News / Middle East

    Israel-Gaza Fighting Renews Spotlight on Salafist Militants

    The heaviest exchange of fire between Israel and Gaza in months is drawing attention to Salafist groups in the Palestinian territory. 
     
    A group calling itself the Mujahedeen Shura Council says it has launched several rocket strikes on southern Israel since Tuesday.  In the latest salvo, Israelis rushed to bomb shelters early Wednesday.  Hours earlier, the Israeli military sent warplanes to attack militant targets in open areas of northern Gaza. 
     
    There have been no reports of casualties from the rocket fire or air strikes, the first Israel has launched since a November cease-fire with Hamas militants who control Gaza. 
     
    Militants in Gaza

    HAMAS ("Islamic Resistance Movement")

    -Formed by members of the Muslim Brotherhood in 1987
    -Founding charter calls for destruction of Israel
    -Won Palestinian legislative elections in 2006
    -Has 10,000-20,000 fighters, belonging to its military wing and others providing internal security

    Palestinian Islamic Jihad

    -Established in 1980 by Muslim Brotherhood members
    -Dedicated to replacing Israel with an Islamist Palestinian state
    -Controls 1,000 fighters
    -Fired rockets at Israel sporadically in recent years

    Salafist Groups

    -Loose network emerged in Gaza since Hamas's 2007 takeover
    -Range from dozens to hundreds of members linked mostly by clan and neighborhood
    -Share al-Qaida's belief in global jihad and establishing a pan-Islamic caliphate
    -Engaged in sporadic rocket fire on Israel

    Secular Nationalist Groups Linked to Fatah

    -Militants allied to the secular Fatah movement
    -Includes small factions such as the Al-Aqsa Martyrs Brigades
    The Salafist group said the rocket attacks were in revenge for perceived Israeli mistreatment of a 64-year-old Palestinian prisoner who died of cancer on Tuesday.

    Israel said it offered medical care to Maysara Abu Hamdiyeh, who was serving a life sentence for attempted murder in a 2002 bomb plot against a Jerusalem cafe. 
     
    Gaza is home to several Salafist Islamist groups whose members range from dozens to hundreds and share al-Qaida's belief in global jihad.  They have carried out sporadic rocket fire on Israel for several years, sometimes in defiance of Gaza's Hamas rulers. 
     
    U.N. special coordinator for Middle East peace efforts Robert Serry said renewed violations of the November truce risk "unraveling the gradual, but tangible" security improvements in Gaza and southern Israel in recent months.  Israel and Hamas agreed to the cease-fire under U.S. and Egyptian mediation, ending an eight-day war. 
     
    Israeli counter-terrorism analyst Boaz Ganor of IDC Herzliya said Gaza's Salafists remain small in manpower, but have strengthened their capabilities. 
     
    He said the Salafists took the lead in firing rockets at Israel in the weeks before the November war, prompting Hamas to join the salvos for the first time in years to avoid losing the spotlight to its smaller rivals.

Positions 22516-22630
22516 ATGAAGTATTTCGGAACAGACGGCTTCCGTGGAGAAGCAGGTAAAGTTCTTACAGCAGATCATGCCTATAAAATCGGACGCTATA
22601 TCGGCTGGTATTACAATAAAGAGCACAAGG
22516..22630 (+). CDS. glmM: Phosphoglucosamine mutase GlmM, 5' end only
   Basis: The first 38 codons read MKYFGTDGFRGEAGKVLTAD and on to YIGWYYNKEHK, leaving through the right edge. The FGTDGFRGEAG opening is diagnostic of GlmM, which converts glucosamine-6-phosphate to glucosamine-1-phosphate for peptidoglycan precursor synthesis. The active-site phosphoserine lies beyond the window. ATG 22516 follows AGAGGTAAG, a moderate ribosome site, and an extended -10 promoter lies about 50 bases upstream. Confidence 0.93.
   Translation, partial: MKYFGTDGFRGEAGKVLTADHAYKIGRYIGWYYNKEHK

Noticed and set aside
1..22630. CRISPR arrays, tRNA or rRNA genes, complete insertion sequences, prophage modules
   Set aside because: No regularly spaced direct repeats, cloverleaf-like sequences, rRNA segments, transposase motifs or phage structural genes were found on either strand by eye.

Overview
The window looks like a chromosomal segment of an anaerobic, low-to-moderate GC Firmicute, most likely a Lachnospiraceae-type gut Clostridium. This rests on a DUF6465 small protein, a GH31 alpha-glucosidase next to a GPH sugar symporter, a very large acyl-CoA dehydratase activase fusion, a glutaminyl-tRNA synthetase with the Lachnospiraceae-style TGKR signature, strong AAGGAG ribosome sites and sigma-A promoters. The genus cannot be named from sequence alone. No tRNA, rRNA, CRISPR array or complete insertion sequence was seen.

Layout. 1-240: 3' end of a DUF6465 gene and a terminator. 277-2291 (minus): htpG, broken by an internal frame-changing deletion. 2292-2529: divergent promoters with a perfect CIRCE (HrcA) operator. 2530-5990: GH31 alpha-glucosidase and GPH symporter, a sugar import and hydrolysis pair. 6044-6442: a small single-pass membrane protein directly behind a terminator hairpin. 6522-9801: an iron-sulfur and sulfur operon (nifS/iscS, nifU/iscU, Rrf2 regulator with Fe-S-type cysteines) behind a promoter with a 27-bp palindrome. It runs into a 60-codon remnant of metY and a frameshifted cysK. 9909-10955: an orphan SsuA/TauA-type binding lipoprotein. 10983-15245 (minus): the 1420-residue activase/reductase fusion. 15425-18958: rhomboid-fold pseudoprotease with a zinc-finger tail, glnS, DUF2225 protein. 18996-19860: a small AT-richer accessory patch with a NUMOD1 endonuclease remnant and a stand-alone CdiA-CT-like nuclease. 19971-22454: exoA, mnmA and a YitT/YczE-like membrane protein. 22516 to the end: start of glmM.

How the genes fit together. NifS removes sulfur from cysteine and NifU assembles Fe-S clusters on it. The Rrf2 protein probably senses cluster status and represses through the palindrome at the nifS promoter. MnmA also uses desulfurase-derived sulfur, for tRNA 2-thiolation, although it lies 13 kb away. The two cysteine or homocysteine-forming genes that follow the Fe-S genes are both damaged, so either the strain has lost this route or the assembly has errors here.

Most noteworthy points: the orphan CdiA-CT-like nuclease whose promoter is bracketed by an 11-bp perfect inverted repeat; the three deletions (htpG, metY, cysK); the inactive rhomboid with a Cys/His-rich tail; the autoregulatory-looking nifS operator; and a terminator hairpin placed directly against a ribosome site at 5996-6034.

"Those Salafists announced that they are going to establish a political party that will compete with Hamas in the next elections whenever they will be held in the Palestinian Authority," he said. "Hamas understood from that moment that if it will restrain itself and not take part in the clashes against Israel, it will pay in the ballot.  I understand the whole situation in the recent months to be based on that understanding of Hamas, and the Salafist movements' success in the political arena in the neighboring Arab countries."
     
    Hamas has insisted it abides by Egyptian-mediated cease-fire agreements and previously has called for all factions to do the same to safeguard the Palestinian national interest. 
     
    Ganor said Hamas used persuasion rather than force to prevent Salafists from launching rockets at Israel in the first three months of the truce.  
     
    A Gaza-based Hamas spokesman told Reuters Television Israel is to blame for the latest outbreak of hostilities. Sami Abu Zuhri accused Israel of "killing" the ailing prisoner and escalating the situation by carrying out the air strikes. 
     
    Israeli Defense Minister Moshe Yaalon says Israel will not tolerate "any sporadic fire" toward its citizens or forces.  His warning also was in response to scattered mortar and gun fire from Syria into the Israeli-occupied Golan Heights.

    Michael Lipin

    Michael covers international news for VOA on the web, radio and TV, specializing in the Middle East and East Asia Pacific. Follow him on Twitter @Michael_Lipin

    You May Like

    Top US General: Turkish Media Report ‘Absurd'

    General Dunford rejects ‘irresponsible' claims of coup involvement by former four-star Army General Campbell, who led NATO forces in Afghanistan before retiring earlier this year

    Video Saving Ethiopian Children Thought to Be Cursed

    'Omo Child' looks at efforts of one African man to stop killings of ‘mingi’ children

    Protests Over Western Troops Threaten Libyan 'Unity' Government

    Fears mount that Islamist foes of ‘unity' government plan to declare a revolutionaries' council in Tripoli

    This forum has been closed.
    Comment Sorting
    Comments
         
    by: Godwin from: Nigeria
    April 04, 2013 7:30 AM
    "gradual, but tangible security improvements in Gaza", Is there really an improvement in the security to Israel? Look at this: " I understand the whole situation in the recent months to be based on that understanding of Hamas, and the Salafist movements' success in the political arena in the neighboring Arab countries." This is where the problem lies. When it is who is the hero for being the first to want Israel shot at, how can anyone want Israel to be the first to rescind force? The mentality out there must change if peace will come to the area.

    Everyone understands cancer to be a terminal ailment, so how did Israel kill the prisoner? These people only want war and nothing but war will stop them. Israel is by every means the superior force out there, is it not time to declare a total war so that if Israel has to pay the price of peace there, so be it. But if it gets to be that the Palestinian issue is to be solved by removing those now occupying the Gaza strip by forcefully evicting and repatriating them back to Jordan to bring peace to the region, let the whole world rise to speak with one voice and be fair for once. It is wrong to continue to oppress Israel for their benevolence of allowing the homeless find a settlement on Israel's land, and a worse judgment if Israel is asked to vacate their land because they are their brothers' keeper.